What is the role of androgen replacement therapy in the treatment of Klinefelter syndrome?

Updated: Mar 23, 2020
  • Author: Germaine L Defendi, MD, MS, FAAP; Chief Editor: Luis O Rohena, MD, MS, FAAP, FACMG  more...
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Answer

Androgen (testosterone) replacement therapy is an important aspect of treatment. Historically, testosterone replacement was started at puberty, around age 12 years, with the dose increased over time, until it was sufficient to maintain age-appropriate serum concentrations of testosterone, estradiol, follicle-stimulating hormone (FSH), and luteinizing hormone (LH). [33]  Currently, the Association for X and Y Chromosome Variations (AXYS) advocates for close monitoring of development and progression of puberty, in order to properly determine if and when testosterone treatment should be initiated. For some XXY males, gender counseling may be requested. [45]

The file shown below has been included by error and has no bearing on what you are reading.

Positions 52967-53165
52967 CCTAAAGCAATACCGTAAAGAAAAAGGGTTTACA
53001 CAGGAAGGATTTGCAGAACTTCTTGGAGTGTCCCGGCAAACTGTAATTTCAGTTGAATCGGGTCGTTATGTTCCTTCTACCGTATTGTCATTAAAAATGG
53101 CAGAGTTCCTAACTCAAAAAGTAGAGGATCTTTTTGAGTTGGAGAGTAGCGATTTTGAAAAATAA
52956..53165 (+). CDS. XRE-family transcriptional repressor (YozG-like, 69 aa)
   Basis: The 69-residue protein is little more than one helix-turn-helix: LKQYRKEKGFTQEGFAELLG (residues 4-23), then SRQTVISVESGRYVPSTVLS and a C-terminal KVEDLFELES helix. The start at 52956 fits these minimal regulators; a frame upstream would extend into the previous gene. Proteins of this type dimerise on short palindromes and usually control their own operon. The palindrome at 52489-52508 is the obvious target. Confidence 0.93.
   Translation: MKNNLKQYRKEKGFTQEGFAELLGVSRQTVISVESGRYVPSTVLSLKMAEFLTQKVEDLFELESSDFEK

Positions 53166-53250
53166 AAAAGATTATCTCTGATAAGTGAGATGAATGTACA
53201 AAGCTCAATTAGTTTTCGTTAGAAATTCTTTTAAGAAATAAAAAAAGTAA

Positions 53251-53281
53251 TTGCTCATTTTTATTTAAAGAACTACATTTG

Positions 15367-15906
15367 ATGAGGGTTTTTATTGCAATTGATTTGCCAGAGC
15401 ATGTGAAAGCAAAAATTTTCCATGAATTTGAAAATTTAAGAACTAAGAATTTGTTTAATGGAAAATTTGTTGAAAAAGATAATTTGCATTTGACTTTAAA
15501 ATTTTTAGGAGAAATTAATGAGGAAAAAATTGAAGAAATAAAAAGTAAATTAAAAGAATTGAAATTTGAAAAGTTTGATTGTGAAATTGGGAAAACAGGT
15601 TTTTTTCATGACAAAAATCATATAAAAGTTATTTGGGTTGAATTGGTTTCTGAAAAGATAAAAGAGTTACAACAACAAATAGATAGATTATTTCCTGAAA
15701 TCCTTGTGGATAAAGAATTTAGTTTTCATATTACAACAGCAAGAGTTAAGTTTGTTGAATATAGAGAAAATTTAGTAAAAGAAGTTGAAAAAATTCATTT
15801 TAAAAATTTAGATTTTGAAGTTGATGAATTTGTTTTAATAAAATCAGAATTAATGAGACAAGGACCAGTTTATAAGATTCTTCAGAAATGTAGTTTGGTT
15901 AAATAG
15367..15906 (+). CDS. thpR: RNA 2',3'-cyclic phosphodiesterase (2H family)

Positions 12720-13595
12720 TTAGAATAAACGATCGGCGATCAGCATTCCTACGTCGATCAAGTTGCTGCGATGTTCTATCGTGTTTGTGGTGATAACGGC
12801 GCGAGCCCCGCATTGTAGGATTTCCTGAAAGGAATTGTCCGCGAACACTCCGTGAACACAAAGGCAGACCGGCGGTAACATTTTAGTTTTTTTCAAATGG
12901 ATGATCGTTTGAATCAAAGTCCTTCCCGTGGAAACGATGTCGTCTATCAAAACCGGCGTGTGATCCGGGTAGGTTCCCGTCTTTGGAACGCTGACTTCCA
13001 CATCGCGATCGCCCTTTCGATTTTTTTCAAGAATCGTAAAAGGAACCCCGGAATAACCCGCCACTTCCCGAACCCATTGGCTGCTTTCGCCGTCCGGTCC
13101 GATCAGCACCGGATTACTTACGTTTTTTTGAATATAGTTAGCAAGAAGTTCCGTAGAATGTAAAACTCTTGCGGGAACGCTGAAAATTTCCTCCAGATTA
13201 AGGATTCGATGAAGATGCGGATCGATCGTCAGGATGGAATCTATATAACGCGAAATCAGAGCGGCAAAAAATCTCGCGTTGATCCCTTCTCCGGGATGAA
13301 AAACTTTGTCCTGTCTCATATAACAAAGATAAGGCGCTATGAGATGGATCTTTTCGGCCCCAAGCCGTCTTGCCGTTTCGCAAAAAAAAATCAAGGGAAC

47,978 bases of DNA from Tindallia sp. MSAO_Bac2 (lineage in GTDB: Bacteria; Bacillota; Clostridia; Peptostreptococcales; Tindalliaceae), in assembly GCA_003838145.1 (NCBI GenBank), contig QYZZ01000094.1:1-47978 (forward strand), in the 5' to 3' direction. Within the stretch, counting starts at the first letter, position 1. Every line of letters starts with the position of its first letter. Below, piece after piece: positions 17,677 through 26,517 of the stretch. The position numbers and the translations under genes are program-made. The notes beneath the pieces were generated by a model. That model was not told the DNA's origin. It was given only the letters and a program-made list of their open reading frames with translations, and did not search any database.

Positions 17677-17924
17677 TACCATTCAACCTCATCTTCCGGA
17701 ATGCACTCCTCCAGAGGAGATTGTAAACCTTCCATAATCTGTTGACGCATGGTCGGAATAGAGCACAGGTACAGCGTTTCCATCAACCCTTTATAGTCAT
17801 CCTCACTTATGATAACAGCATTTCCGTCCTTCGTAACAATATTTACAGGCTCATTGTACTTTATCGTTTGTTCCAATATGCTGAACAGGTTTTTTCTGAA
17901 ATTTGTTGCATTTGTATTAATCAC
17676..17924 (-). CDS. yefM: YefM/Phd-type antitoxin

Androgen replacement therapy corrects androgen deficiency; hence, the treatment promotes normalization of body proportions and development of normal male secondary sex characteristics. Regularly scheduled testosterone injections promote strength and facial hair growth; build a more muscular body type; increase sexual desire; enlarge the testes; improve mood, self-image, and behavior; and protect against precocious osteoporosis. In addition, there are the long-term beneficial effects of decreasing the risks of autoimmune disease and breast cancer. However, testosterone therapy does not treat infertility or gynecomastia. [33]


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